Two combinations of two differentially labelled probes (one labelled with biotin and the other digoxigenin) were evaluated to detect chromosome 21 in interphase nuclei, one YAC probe combination (y940 and yGART2) and one cosmid contig probe combination (cCMP21.a and c242c) (table 1). Following this dual labelling strategy, normal nuclei exhibit four signals, two red and two green. Lymphocyte controls showed that both combinations gave strong discrete signals in interphase nuclei showing the expected number of four signals in 92% nuclei (n=100) for the two YAC probes and 88% nuclei (n=100) for the two cosmid probes. The slightly lower efficiency of the cosmid probes reflects the smaller signal size compared to the large YAC probe signals.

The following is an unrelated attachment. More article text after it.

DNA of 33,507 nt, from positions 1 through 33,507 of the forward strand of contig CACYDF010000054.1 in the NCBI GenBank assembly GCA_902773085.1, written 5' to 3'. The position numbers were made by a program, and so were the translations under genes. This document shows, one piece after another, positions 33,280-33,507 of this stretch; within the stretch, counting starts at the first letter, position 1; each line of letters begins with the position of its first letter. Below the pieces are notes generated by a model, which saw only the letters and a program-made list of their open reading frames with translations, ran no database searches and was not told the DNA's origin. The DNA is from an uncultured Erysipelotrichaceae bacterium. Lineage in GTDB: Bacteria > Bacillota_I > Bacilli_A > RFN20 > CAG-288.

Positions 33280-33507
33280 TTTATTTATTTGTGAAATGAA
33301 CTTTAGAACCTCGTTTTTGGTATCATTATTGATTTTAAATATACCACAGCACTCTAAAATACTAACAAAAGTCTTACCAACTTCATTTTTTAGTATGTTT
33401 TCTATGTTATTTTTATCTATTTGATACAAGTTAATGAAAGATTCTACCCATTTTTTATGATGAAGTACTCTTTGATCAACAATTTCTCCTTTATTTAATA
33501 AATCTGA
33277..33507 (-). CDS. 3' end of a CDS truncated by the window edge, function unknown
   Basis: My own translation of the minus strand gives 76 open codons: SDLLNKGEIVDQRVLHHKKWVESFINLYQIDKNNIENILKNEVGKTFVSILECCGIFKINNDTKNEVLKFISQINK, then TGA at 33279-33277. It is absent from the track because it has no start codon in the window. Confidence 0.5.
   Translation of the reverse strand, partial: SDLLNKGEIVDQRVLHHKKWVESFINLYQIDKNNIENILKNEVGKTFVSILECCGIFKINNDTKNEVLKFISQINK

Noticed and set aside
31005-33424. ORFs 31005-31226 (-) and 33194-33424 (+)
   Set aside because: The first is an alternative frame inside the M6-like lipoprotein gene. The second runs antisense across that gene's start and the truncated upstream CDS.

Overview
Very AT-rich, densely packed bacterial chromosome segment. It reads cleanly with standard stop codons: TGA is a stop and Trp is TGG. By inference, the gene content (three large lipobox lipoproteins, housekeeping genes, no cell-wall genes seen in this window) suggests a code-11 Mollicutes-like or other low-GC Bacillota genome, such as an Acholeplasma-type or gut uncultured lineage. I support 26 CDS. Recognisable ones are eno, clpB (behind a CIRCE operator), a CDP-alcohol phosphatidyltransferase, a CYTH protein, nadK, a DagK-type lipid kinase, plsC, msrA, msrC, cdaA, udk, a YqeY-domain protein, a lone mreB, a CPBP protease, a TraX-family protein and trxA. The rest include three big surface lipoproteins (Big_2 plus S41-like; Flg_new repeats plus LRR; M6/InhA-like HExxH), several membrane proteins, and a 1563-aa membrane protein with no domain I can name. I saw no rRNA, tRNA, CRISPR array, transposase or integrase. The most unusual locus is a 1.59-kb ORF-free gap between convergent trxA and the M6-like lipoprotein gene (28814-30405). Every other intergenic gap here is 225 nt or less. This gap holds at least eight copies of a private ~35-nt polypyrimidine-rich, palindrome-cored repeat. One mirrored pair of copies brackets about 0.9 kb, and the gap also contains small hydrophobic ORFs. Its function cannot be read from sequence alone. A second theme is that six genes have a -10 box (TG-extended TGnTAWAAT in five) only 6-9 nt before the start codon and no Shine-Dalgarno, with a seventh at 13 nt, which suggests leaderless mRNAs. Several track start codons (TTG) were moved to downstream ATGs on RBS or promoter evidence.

These two probe pair combinations were then applied to 18 normally fertilised spare embryos (118 blastomeres) of good morphology at the 6-9 cell stage on day 3 post-insemination. Ten embryos were hybridised with the YAC probe combination and eight embryos with the cosmid contig combination. Of these, 13 (72%) embryos were uniformly normal for chromosome 21 with each cell showing two signals per probe. Four embryos were mosaic with one or two cells differing from the remainder of the embryo and one was highly mosaic and scored as chaotic (table2). Embryonic nuclei spread in this study by the HCl/Tween method are smaller and more compact than those spread with conventional methanol/acetic acid as a hypotonic stage is avoided. For this reason, these cells show highly discrete FISH probe signals (compared to lymphocyte nuclei) and this was found to be advantageous for diagnostic purposes where split signals from locus specific probes can lead to inaccuracies.